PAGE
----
The change of momentum of water in time dt = 0 - ρav^{2}dt î = -ρav^{2}dt î where is a unit vector in the direction of the velocity of the jet. The rate of change of momentum of water jet = -ρav^{2} î.
Thus the force exerted on the water jet by the plate = -ρav^{2} î
The force exerted on the plate by the water jet = ρav^{2} î .
Enquiry: Can the in-swing and out-swing of a Cricket ball be explained by this principle?
Yes, when a spinning ball is thrown, it deviates from its usual path in flight. This effect is called Magnus effect and plays an important role in tennis, cricket etc. By applying appropriate spin the moving ball can be made to deviate in any desired direction.
If a ball is moving from left to right and is also spinning about a horizontal axis perpendicular to the direction of motion, the resultant velocity of air above the ball will be (V + r ω) while below the ball (V-rω). So in accordance with the Bernoulli's principle pressure above the ball will be lesser than that below it. Due to this difference of pressure upward force will act on the ball and hence, the ball will deviate from its usual path and will touch the ground following a path which curves less sharply, prolonging the flight.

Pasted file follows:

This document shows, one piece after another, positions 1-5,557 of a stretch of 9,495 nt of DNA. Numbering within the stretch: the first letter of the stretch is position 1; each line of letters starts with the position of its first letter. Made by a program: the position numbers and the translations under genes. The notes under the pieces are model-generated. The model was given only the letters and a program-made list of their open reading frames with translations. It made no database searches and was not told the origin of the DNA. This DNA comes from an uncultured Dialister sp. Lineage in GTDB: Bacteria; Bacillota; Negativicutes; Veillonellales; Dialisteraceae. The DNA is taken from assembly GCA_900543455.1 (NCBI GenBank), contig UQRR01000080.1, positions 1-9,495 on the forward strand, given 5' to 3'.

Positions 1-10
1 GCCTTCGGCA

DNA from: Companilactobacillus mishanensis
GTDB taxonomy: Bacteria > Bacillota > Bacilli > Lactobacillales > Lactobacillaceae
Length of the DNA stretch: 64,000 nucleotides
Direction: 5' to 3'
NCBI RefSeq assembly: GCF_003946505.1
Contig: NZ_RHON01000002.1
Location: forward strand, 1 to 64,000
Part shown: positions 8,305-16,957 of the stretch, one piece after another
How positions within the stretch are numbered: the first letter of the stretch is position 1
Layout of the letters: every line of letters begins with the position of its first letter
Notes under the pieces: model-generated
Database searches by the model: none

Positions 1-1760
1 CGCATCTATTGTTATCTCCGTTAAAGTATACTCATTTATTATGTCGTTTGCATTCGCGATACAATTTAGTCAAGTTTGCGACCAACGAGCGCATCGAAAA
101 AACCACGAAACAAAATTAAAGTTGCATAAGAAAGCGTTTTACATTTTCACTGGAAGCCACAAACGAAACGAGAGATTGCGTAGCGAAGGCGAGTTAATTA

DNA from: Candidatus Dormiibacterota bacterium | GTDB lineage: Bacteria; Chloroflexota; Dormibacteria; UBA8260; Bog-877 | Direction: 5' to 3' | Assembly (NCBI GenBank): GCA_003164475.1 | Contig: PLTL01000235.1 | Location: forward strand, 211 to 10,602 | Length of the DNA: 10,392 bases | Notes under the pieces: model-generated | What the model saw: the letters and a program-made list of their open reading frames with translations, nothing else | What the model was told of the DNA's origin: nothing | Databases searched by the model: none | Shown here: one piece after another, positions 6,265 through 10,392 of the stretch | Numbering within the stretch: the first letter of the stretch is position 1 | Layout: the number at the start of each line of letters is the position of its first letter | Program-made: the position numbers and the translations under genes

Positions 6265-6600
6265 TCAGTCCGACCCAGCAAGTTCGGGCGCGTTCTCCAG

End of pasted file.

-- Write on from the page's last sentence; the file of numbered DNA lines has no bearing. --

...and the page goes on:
Similarly if the spin is clockwise i.e. the ball is thrown with topspin, the force due to pressure difference will act in the direction of gravity and the ball will pitch more sharply shortening the flight.
Further more, if the ball is spinning about a vertical axis, the curving will be side ways producing the so-called out-swing or in-swing.
The following phenomena can also be explained using Bernoulli's equation.
(a) Drop of pressure when a fluid from broader to a narrower horizontal pipe. We have Av = constant.
Thus, When area is large, velocity is small and vice-versa.
But by Bernoulli's equation,
P + 1/2ρv^{2} = constant for a horizontal pipe. i.e. When velocity is large pressure is small and vice-versa. Thus, pressure at smaller cross-area is lesser.
(b) Blowing off, of roofs of windstorms
During a tornado or a hurricane, when a high-speed wind blows over a straw or tin roof, it creates low pressure above it, in accordance with Bernoulli's principle. However the pressure under the roof is still atmospheric. So due to this difference of pressure the roof is lifted up and is then blown off by the wind.
(c) Attraction between two closely parallel moving boats.
When two boats are moving in the same direction the water or air between them move faster than that on the remote sides. Consequently, in accordance with the Bernoulli equation, the pressure between them is reduced. Hence due to pressure difference they are pulled towards each other creating the so-called attraction.